When Tyler Hansbrough led North Carolina to the national title in 2009, Dana O’Neil left her seat on the floor and climbed a few rows into the stands to talk to his family. The access allowed the ESPN.com reporter to get a quote from Hansbrough’s father, Gene, on how it was the culmination of a dream for his son.
O’Neil cited that anecdote when she told NCAA officials why it is important for reporters to have courtside seating during the men’s basketball tournament.
“It allowed me to tell a much more compelling story,” O’Neil said. “If you put me in [a far-away press box], I’m not going to have that kind of access. I won’t be able to write that story.”
If the NCAA tournament follows its usual script, it will deliver several feel-good stories on the court in the upcoming three weeks. However, a heart-warmer also will occur at the broadcast table.
After more than three decades as one of college basketball’s most popular analysts, Bill Raftery finally will get his chance on the game’s biggest stage. He will join Jim Nantz and Grant Hill on CBS and TBS’ No. 1 team for the tournament and will be spotlighted in their coverage of the Final Four in Indianapolis.
Admittedly, the circumstances of how Raftery landed the role aren’t the best. CBS and Turner needed to find a replacement for its lead analyst Greg Anthony, … Continue Reading
J. R. Moehringer spent more than 100 hours with Alex Rodriguez. He saw him in a Batman costume during a New Year’s Eve celebration with his children. He was with him on a day in New York when he met with the new Commissioner of Baseball Rob Manfred. And then he accompanied him on a visit to the surgeon who worked on his hip.
They had numerous intimate conversations that carried on into the night. At times, it got to be too much—for Moehringer.
“I told him, ‘Alex, I’m tired. I’ve got to go home,’” Moehringer said.
Yet despite almost unlimited access, Moehringer decided not to use one quote from Rodriguez in his riveting 12,000+-word piece on the disgraced star in the March 2 edition of ESPN The Magazine.
You also can access the column on Twitter at @Sherman_Report.
From the column:
Jeff Van Gundy usually operates without a filter. Whatever thought pops into his brain often does a beeline straight to his mouth.
But the outspoken NBA analyst says he might have to switch on his rarely used internal censor when it comes to discussing Tom Thibodeau‘s shaky relationship with the Bulls.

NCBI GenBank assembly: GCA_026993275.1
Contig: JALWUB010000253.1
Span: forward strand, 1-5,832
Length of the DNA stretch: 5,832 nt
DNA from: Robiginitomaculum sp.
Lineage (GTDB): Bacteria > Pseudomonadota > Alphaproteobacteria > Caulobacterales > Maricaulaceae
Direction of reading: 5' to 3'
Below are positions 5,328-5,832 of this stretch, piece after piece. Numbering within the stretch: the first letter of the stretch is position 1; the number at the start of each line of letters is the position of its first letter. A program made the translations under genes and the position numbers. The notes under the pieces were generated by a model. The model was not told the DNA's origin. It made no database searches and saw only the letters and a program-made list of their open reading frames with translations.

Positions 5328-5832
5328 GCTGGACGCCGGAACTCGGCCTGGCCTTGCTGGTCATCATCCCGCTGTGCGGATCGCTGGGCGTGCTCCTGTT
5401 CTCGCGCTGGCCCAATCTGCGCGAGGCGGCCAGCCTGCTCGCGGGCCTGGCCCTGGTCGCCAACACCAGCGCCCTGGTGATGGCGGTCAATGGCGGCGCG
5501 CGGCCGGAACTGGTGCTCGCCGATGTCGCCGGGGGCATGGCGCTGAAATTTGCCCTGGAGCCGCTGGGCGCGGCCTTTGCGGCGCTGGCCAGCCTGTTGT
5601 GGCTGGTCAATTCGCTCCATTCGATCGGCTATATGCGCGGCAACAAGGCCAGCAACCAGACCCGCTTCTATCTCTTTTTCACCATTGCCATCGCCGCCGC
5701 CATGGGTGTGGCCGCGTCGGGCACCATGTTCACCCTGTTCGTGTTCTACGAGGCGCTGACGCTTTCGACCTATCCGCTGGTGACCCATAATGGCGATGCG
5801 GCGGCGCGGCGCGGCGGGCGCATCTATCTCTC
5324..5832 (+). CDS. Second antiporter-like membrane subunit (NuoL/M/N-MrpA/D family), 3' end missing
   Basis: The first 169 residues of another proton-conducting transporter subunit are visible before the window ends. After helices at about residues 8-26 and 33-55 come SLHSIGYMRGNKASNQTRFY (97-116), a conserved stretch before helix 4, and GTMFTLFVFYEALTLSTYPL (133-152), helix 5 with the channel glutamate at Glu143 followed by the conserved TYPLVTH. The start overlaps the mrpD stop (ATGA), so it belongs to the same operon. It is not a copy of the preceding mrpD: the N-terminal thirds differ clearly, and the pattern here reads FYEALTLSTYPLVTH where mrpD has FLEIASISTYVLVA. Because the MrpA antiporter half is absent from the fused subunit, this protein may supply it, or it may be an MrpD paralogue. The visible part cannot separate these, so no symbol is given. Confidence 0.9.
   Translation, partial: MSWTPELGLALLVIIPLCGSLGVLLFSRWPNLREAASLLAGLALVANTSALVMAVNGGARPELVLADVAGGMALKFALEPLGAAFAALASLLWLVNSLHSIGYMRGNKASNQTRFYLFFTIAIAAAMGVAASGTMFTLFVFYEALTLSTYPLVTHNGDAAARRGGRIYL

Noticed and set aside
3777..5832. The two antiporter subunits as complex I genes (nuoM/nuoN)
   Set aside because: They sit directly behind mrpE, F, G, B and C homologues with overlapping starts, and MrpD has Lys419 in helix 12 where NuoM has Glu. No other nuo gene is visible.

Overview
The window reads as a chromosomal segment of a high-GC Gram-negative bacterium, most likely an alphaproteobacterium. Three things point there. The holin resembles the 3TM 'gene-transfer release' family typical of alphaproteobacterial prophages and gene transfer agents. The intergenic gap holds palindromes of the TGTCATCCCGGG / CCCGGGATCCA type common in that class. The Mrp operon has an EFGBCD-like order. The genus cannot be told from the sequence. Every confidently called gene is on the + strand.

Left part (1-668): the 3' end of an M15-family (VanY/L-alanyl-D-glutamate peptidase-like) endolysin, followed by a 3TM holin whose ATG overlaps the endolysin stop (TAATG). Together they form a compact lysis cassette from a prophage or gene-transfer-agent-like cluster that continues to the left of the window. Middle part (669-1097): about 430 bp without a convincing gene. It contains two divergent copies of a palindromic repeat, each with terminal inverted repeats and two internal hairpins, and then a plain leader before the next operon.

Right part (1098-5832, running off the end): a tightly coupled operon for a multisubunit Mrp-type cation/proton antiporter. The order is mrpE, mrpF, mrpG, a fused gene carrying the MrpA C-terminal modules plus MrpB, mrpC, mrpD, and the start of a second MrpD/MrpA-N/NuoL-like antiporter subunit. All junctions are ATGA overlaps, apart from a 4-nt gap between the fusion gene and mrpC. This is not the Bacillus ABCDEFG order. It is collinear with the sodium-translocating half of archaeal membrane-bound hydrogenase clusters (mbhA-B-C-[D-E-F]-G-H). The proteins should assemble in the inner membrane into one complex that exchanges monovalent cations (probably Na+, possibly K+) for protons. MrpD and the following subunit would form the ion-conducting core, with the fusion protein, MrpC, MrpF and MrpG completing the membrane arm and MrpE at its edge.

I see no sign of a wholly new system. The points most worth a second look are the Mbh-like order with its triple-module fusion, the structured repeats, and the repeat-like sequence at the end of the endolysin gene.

“I’ve been asked by (Leon Rose of CAA, the firm that represents Thibodeau) to tone it down a bit,” Van Gundy said this week.
In the wake of Derrick Rose’s latest injury, the coach’s future likely will be brought up during ABC‘s telecast of the Clippers-Bulls game Sunday. Mike Breen, Van Gundy, Mark Johnson … Continue Reading
Of all the suggestions being made to speed up baseball, this one might be the best.
Inspired by watching the Oscars, Eric Edholm of Yahoo Sports fired off this tweet last night:
“Instead of a pitch clock for baseball they should just bring an orchestra that plays with more fortissimo when the pitcher is lagging.”
Now that would be awesome. When the pitcher circles the mound for the fourth time because he’s deathly afraid of throwing that next pitch, fire up the orchestra to let him know he’s about to be pulled. Neil Patrick Harris, or specifically his writers, could have used a relief pitcher at the Oscars.
The video mocking the swimsuit edition on “Last Week with John Oliver” and excerpts of my column:
I had thought about taking a pass on dumping on Sports Illustrated’s swimsuit edition this year. Let someone else do it. There are plenty of people out there who object to the magazine’s annual lowering of its standards.
Then I saw a video from “Last Week with John Oliver.” The HBO show does a regular feature titled, “How is this still a thing?”
In another life, Dave Kindred would have been winding down after covering the NFL playoffs and Super Bowl. February for Mr. Big-Time sports columnist usually meant getting prepped for the NCAA tournament with a column on the Duke-North Carolina game. Or perhaps depending on the year, he would be off to a far-away frozen location to report on the Winter Olympics.
However, in his current life, Kindred spent last Friday sitting on wooden bleachers at a girls high school basketball game in Central Illinois. With notebook in hand, he closely monitored and dutifully filed his report on the Morton Potters taking a 47-40 victory over Limestone.
“Canton and Washington are coming up,” said Kindred, full of anticipation on Morton’s next opponents.… Continue Reading
Karl Ravech covers the Major League Baseball and College World Series for ESPN. His favorite, though, is the Little League version in Williamsport, Pa.
“We all played Little League and we can relate to these kids,” Ravech said. “There’s such a purity to it and everyone hops on.”
So that’s why Ravech felt like he had been “slapped in the face” after learning that Jackie Robinson West was stripped of its U.S. Little League World Series title. He did play-by-play of their games last August, and like everyone else, he got caught up in their compelling … Continue Reading
There is much more to being a commissioner these days than just handing out the champion’s trophy. Just ask Roger Goodell.
The leader of a sports league has to be proactive on sensitive and highly volatile social issues. Again, just ask Roger Goodell.
The person has to know how to deal with players who earn in the significant millions and owners with team assets in the billions. The commissioner also has to be able to navigate through Capitol Hill and Wall Street.
Just ask any of the commissioners.
However, perhaps more important than anything else these days, the modern commissioner needs to be conversant about Slingbox. He must be up to speed about Snapchat. A commissioner can’t think … Continue Reading